Habitat utilization is a major component of animal behavior and ecology, yet nighttime habitat utilization by diurnal animals remains understudied for many taxa. Sheltered sleeping sites are considered particularly important for parrotfishes (Labridae: Scarini) inhabiting coral reefs, where predation risk is most prominent at night. Parrotfishes are also known to sleep in mucus cocoons, which allegedly function as a means of predator and/or ectoparasite avoidance. In this study, we present the first systematic characterization of nocturnal habitat utilization and cocoon formation in parrotfishes, in their natural environment. We performed a total of 153 surveys and sampled 225 individual parrotfishes (of 11 species) and characterized their sleeping sites. We found that several species utilized sleeping sites with distinct characteristics, such as exposed sites that provided little to no coverage or sleeping sites well above the reef floor. However, most species exhibited substantial overlap in site characteristics and exposure. We found that the utilization of sheltered sleeping sites did not correlate with body size or life stage, suggesting that sleeping-site selection in parrotfish is unlikely to be driven by competitive exclusion. We also found that while some species either never or rarely formed cocoons, many species exhibited facultative cocoon formation that was not clearly associated with exposure or habitat. While we expected cocoons to be more frequent in exposed sites to avoid predators, or on soft substrates to avoid ectoparasites, we found no effect of either predictor. As many species exhibited a wide range of sleeping sites and behaviors, nocturnal habitat utilization does not appear to be a major axis for niche differentiation in this guild.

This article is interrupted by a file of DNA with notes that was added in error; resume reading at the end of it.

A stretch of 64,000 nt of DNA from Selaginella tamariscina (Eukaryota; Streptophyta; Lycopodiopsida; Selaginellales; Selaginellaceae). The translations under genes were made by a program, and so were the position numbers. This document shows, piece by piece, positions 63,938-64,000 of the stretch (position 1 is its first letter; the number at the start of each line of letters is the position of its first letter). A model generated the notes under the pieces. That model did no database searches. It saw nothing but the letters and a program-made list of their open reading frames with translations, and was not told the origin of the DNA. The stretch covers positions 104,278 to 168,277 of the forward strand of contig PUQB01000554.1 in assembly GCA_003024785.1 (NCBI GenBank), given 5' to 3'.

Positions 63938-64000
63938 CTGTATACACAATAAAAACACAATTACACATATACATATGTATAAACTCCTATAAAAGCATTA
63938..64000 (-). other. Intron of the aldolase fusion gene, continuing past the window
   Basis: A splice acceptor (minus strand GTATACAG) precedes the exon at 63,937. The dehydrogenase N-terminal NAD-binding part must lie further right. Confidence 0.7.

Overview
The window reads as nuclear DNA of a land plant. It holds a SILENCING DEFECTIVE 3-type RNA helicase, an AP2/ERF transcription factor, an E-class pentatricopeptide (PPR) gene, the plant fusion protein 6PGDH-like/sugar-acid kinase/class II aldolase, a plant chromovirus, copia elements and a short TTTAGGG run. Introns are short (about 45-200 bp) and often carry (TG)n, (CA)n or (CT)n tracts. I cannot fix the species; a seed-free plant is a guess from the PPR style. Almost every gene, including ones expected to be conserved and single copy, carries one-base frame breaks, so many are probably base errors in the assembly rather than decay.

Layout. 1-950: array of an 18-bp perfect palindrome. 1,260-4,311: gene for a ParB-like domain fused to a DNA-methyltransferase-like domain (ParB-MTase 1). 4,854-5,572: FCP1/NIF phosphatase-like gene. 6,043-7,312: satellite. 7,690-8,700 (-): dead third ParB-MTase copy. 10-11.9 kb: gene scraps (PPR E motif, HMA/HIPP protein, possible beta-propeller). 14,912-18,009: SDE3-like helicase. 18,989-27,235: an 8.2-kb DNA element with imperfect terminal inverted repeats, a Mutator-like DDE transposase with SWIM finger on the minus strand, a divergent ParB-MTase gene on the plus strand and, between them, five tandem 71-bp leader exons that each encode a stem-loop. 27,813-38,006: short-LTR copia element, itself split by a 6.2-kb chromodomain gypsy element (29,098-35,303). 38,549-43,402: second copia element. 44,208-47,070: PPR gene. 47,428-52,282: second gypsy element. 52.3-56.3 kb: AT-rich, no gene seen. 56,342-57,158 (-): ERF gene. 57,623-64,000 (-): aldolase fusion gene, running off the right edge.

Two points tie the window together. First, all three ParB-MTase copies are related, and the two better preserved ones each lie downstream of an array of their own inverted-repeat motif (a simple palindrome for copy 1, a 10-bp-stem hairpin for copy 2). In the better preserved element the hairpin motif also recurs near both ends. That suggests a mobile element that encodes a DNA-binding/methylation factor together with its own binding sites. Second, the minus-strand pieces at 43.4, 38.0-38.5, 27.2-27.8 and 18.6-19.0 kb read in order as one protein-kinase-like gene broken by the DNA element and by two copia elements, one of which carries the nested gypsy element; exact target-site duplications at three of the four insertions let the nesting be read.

- Coral reefs
- Habitat utilization
- Sleeping-site selection
All Science Journal Classification (ASJC) codes
- Aquatic Science